It finally feels like summer here in Indiana. After a polar vortex reprise during what should be our hottest months, hot-sticky-humid has arrived. 

When the temps soar, bees collect water and deposit it around the hive, then fan air through with their wings causing cooling by evaporation. Sounds familiar? It’s the same technology we use to cool our own homes.

The video above was taken yesterday evening just as the bees began to return from a long day of foraging. You can see three girls fanning at the hive entrance. Crank up the air, Maude. 

Don't Spray it.


A few weeks ago, I was working outside with volunteers on my urban farm, which happens to be located on a high school campus. A man approached us as we ladled wood chips into a wheelbarrow, his shoulders weighted with a Ghost Busters-like backpack sprayer full of God-knows-what. I couldn’t take my eyes off the contraption as I greeted him, propping my shovel against my hip and wiping my hands on my bandana.

“How’s it going? Can I help you?” I asked. 

He cut right to the chase. “Can I spray that?”

I squinted and looked to where he was pointing. A small patch of white clover bubbled up from the grass at the edge of the farm. “That?” I asked, a little too incredulous. “No way,” I said, realizing that he probably had already sprayed here a hundred times before. I got a little steamed.

I gave him half an earful about organic farming, how pollination works, and the dying bees before he finally walked off. Once he was out of earshot, I let out a frustrated groan. “Whyyyyyy!?” I nearly shouted. “I just don’t get it, why does he need to kill every little weed? It’s clover for God’s sake; it’s a flower.”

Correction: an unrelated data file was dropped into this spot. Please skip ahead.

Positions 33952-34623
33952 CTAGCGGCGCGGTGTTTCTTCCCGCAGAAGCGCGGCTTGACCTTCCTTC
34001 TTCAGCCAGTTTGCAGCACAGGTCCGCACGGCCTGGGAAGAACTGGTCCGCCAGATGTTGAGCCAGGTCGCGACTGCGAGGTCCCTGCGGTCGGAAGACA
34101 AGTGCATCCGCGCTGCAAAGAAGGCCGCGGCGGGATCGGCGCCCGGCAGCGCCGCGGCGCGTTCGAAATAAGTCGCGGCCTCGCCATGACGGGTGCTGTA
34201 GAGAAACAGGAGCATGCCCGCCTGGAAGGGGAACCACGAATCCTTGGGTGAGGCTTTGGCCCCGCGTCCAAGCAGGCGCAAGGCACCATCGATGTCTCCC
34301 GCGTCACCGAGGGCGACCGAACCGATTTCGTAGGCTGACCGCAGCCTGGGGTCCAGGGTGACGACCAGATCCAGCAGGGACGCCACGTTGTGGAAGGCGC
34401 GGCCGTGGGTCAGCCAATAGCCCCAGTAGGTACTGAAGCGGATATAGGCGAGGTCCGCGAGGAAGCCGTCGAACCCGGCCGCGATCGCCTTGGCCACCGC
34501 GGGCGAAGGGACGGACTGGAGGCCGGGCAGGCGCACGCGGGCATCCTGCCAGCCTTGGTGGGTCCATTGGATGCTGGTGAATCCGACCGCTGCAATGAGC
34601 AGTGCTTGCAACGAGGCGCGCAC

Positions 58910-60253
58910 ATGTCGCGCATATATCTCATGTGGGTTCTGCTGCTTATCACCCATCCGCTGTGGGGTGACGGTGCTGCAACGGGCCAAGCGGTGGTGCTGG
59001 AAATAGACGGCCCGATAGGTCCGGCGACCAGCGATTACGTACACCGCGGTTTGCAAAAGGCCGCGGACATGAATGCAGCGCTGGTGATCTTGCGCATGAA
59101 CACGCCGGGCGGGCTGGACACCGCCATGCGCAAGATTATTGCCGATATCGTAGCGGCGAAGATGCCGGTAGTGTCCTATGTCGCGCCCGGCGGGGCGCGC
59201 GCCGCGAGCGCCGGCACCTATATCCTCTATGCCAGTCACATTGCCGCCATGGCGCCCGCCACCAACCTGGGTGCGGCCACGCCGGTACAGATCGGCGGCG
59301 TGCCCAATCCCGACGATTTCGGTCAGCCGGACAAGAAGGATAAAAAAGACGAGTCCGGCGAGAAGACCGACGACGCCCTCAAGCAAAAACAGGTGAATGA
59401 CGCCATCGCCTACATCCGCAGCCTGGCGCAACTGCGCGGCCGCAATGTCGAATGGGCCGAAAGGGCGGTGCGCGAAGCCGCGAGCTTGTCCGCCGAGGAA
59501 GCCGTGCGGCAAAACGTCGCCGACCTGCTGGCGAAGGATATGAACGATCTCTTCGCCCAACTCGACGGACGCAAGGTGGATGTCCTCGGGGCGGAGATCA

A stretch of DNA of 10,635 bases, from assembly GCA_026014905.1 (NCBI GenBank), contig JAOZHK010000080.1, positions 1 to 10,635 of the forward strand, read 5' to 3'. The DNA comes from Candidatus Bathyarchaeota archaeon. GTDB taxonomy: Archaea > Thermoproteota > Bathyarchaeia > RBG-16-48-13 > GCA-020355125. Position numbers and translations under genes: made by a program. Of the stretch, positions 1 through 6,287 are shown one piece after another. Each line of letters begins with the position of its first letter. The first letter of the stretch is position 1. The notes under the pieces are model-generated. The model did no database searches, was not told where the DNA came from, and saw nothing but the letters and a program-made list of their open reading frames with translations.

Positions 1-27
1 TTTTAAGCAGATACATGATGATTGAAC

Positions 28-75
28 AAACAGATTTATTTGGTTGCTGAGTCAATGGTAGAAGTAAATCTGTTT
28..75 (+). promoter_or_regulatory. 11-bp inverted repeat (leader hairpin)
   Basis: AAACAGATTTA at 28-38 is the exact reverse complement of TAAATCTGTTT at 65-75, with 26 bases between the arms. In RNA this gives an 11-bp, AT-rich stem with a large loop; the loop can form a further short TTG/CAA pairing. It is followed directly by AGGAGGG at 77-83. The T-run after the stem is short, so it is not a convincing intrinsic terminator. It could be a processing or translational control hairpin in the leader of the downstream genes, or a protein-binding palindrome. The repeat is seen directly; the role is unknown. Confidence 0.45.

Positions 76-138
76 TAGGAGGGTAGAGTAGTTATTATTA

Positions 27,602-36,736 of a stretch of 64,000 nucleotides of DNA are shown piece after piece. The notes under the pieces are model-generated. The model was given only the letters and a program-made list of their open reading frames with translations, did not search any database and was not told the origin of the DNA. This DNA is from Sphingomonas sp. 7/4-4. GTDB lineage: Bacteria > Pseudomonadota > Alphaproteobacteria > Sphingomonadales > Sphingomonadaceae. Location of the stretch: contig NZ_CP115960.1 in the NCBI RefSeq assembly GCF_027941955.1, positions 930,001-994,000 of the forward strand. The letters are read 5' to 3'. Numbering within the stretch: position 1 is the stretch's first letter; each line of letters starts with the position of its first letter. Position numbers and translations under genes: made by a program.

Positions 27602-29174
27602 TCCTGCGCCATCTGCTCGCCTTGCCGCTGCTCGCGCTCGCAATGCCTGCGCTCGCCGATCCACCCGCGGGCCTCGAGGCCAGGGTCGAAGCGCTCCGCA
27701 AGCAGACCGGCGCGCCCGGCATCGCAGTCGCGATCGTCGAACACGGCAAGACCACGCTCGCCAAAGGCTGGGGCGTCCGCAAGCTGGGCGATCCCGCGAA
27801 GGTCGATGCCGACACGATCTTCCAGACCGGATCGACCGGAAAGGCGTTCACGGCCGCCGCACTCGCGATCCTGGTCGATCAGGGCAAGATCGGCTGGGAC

“You’re asking the wrong guy,” said the volunteer next to me. I had forgotten he just happened to work for a local lawn care company, the kind that uses chemicals to make obsessively green, manicured, weed-free lawns. Maybe volunteering with a young, generally pleasant urban farmer/beekeeper would have a positive influence on him and he would rush home to build a rain barrel and read Silent Spring. 

“Please, tell me. I need your perspective,” I said. 

“To tell you the truth,” he said, “that clover was bugging me from the second I got here. It just bugs me.” I continued shoveling in silence. He didn’t come back after that. 

Every time I speak about bees, I emphasize that one of the most important (and simple) things you can do to help honeybees (birds, too) is to plant flowers. Flowers = bee food. Even more importantly, don’t contaminate that food. This means synthetic fertilizers (Miracle Gro), pesticides and even herbicides and fungicides are harmful to honeybees and other pollinators. Honeybees that consume pollen that contains amounts of commonly used fungicides at levels too low to cause the bee’s death still may leave them more susceptible to infection by a gut parasite (according to U.S. Department of Agriculture (USDA) and University of Maryland).

Last week, while visiting a friend who farms in a city park, I learned that DPW had sprayed Round Up around his hives, wiping out 10,000 bees and two queens. He called the city and complained. They told him it wouldn’t happen again, but he sounded just as dubious and defeated as I had the day Ghost Buster man asked if he could kill my clover. The folks who were spraying weren’t evil. They were just doing their jobs, right? 

“Man is a part of nature, and his war against nature is inevitably a war against himself,“ wrote Rachel Carson. How do we shift the cultural mindset, so at war with nature, so obsessed with eradicating weeds and pests with quick-fix chemicals? Mosquitos in the backyard? Douse yourself in bug spray. Yellow Jackets make a home in your shed? Raid ‘em. Dandelions an eyesore? The perfect lawn is just a spray away.

"A weed is a plant that has mastered every survival skill except for learning how to grow in rows,” said Doug Larson. I’m still looking for that inspirational quote about mosquitos.